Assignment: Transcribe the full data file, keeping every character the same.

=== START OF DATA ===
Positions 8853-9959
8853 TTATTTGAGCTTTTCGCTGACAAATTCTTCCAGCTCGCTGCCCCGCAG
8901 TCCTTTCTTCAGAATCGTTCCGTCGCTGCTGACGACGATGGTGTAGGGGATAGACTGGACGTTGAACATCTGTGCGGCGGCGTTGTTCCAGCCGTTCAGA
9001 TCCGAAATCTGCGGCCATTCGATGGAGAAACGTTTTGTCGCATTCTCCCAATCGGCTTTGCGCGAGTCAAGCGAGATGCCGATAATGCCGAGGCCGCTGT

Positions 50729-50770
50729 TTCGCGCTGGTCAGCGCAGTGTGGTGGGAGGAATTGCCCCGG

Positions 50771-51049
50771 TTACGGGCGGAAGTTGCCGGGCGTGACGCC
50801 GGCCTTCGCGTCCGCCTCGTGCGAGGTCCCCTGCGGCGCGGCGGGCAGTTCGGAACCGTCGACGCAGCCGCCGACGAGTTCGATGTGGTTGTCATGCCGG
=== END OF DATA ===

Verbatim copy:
Positions 8853-9959
8853 TTATTTGAGCTTTTCGCTGACAAATTCTTCCAGCTCGCTGCCCCGCAG
8901 TCCTTTCTTCAGAATCGTTCCGTCGCTGCTGACGACGATGGTGTAGGGGATAGACTGGACGTTGAACATCTGTGCGGCGGCGTTGTTCCAGCCGTTCAGA
9001 TCCGAAATCTGCGGCCATTCGATGGAGAAACGTTTTGTCGCATTCTCCCAATCGGCTTTGCGCGAGTCAAGCGAGATGCCGATAATGCCGAGGCCGCTGT

Positions 50729-50770
50729 TTCGCGCTGGTCAGCGCAGTGTGGTGGGAGGAATTGCCCCGG

Positions 50771-51049
50771 TTACGGGCGGAAGTTGCCGGGCGTGACGCC
50801 GGCCTTCGCGTCCGCCTCGTGCGAGGTCCCCTGCGGCGCGGCGGGCAGTTCGGAACCGTCGACGCAGCCGCCGACGAGTTCGATGTGGTTGTCATGCCGG